WikiLeaks lists its location on Twitter as "Everywhere" – a bold claim, considering the intense fire the organization has come under in the past week. Amazon, PayPal, Visa and MasterCard all recently severed ties with WikiLeaks, first leaving the site server-less, and then restricting the ways in which supporters can donate to WikiLeaks and its founder, Julian Assange.
But even as Assange faces extradition from London – on sex crimes charges – WikiLeaks lives on through a constantly mutating network of mirror sites.
"WikiLeaks now has 355 sites. Thanks to YOU," WikiLeaks wrote in a Twitter message on Sunday. That number has fluctuated, as some sites are dismantled and others spring up in their place, but one thing is clear: It will be exceptionally difficult, if not impossible, to ever scrub WikiLeaks from the Web.
Mirror sites are used often in file-sharing circles, typically to dodge censure from record labels or content distributors. (Wikipedia has a pretty good primer on mirror sites, if you're interested, and have the time.) As WikiLeaks hinted in the Twitter message, many of the mirror sites are in this case being created by supporters, who want the information from the WikiLeaks vaults to remain open in perpetuity.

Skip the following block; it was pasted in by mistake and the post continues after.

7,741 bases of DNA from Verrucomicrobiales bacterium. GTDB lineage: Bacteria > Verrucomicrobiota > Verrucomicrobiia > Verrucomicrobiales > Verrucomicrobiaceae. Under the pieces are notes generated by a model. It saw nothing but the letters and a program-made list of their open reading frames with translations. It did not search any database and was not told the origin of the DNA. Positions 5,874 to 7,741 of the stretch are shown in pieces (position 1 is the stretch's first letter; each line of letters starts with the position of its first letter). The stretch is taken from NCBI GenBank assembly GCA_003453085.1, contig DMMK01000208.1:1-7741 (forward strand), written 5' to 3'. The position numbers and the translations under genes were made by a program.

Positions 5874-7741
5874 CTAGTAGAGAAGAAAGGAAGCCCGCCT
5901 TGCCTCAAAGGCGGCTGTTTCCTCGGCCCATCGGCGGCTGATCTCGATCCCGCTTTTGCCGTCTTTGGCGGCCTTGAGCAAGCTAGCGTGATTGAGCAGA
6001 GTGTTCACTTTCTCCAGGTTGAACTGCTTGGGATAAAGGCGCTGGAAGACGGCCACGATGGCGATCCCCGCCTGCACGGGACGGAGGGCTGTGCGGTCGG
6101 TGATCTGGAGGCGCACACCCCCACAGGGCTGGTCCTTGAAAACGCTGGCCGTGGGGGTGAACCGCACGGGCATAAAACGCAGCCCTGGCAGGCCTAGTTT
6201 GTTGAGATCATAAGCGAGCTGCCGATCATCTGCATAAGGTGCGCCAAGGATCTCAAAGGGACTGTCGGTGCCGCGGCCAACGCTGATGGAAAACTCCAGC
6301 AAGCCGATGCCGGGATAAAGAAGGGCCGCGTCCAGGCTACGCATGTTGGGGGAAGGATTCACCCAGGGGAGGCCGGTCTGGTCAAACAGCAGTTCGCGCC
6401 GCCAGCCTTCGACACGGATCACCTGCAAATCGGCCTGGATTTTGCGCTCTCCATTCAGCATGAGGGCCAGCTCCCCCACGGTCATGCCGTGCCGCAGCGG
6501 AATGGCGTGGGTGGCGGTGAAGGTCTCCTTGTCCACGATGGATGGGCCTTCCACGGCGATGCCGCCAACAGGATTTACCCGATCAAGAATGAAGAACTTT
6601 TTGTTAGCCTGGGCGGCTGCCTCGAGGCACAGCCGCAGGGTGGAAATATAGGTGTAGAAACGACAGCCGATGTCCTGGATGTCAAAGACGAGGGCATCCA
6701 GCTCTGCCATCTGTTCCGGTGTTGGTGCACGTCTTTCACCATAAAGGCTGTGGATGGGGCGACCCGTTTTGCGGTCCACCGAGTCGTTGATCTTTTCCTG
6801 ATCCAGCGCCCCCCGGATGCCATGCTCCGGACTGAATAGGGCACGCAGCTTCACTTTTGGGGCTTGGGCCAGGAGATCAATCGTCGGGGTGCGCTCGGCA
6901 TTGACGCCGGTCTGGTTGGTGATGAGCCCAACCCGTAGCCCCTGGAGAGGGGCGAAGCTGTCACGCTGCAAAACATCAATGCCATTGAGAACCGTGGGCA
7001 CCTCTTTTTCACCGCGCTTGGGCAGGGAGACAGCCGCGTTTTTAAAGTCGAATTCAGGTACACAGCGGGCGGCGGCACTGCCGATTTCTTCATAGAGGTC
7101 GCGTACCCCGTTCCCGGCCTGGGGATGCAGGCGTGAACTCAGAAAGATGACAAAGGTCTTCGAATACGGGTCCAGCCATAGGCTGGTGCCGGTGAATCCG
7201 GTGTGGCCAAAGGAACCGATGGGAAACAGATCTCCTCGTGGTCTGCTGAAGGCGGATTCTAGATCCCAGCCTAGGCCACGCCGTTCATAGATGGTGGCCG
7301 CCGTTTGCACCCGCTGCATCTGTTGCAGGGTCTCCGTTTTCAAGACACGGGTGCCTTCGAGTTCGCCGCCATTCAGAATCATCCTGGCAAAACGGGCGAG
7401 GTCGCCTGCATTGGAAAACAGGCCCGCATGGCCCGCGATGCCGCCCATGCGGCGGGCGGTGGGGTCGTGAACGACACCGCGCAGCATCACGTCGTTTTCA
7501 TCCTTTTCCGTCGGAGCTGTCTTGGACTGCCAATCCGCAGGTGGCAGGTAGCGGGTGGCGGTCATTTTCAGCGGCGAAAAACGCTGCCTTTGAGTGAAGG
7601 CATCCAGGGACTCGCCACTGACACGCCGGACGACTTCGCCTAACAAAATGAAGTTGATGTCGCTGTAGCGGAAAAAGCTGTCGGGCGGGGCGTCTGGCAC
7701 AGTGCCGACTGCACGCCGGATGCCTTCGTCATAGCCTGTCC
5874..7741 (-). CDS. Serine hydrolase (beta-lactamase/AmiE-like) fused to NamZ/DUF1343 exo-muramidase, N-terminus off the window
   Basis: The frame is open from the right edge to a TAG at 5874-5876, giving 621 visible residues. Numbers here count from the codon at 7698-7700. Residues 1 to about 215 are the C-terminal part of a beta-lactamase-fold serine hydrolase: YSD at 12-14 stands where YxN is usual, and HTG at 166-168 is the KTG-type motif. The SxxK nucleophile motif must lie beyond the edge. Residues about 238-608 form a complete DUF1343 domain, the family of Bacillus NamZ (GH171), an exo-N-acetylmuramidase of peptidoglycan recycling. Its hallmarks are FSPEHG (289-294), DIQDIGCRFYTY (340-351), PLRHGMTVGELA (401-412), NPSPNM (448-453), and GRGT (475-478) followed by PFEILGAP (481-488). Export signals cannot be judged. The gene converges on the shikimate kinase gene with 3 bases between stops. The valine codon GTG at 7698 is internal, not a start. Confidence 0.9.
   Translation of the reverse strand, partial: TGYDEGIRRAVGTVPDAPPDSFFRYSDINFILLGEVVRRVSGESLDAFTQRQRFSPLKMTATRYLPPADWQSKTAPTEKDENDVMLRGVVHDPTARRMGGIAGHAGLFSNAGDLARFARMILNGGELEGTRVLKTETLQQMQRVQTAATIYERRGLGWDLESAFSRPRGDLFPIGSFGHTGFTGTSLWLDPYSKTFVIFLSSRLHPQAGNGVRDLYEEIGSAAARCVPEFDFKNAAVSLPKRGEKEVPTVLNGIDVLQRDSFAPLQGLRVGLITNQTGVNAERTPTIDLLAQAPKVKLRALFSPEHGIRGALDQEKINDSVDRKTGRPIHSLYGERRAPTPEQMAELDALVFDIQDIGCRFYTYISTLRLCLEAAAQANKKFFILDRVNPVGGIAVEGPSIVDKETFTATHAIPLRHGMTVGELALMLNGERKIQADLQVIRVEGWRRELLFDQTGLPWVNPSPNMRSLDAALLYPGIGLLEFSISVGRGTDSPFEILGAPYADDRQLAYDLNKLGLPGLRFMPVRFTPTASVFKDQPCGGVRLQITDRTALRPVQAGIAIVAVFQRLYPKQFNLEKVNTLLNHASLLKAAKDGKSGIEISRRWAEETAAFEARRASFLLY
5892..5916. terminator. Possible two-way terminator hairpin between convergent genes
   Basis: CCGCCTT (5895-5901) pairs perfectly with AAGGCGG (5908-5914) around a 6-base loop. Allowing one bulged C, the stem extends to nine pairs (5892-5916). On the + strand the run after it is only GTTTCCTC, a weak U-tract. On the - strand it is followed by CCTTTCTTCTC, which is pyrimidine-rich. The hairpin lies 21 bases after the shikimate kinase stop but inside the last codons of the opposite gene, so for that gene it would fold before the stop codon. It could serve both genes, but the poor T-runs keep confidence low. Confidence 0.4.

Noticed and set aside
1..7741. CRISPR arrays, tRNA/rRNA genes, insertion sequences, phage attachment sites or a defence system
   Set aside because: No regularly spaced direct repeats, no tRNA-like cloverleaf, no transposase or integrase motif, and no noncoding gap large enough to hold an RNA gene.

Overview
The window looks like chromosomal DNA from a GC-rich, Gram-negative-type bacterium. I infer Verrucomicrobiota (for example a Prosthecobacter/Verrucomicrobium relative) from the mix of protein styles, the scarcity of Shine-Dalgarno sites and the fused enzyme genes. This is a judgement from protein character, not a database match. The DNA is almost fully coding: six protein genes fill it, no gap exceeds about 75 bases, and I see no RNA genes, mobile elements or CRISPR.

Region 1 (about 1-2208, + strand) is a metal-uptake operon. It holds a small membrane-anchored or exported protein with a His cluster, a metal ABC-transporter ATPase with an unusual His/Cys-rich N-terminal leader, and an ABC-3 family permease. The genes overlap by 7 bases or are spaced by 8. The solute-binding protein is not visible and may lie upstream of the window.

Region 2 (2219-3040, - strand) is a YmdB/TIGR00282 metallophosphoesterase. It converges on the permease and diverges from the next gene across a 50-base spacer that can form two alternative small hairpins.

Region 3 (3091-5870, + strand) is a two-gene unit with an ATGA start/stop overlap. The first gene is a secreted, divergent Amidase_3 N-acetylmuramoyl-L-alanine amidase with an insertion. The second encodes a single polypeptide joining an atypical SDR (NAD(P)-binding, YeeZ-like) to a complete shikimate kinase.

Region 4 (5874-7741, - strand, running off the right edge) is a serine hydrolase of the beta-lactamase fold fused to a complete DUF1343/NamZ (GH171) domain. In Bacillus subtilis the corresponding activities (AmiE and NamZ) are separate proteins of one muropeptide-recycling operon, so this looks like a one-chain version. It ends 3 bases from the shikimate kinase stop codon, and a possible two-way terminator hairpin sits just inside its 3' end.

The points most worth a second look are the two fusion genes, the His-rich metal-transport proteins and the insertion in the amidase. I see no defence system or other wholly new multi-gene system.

Meanwhile, Assange's arrest in London has prompted some analysts to speculate that the WikiLeaks founder could eventually be shipped to the US to face charges. On Monday, according to the New York Times, US Attorney General Eric Holder said that he had "authorized just last week a number of things to be done so that we can hopefully get to the bottom of this and hold people accountable."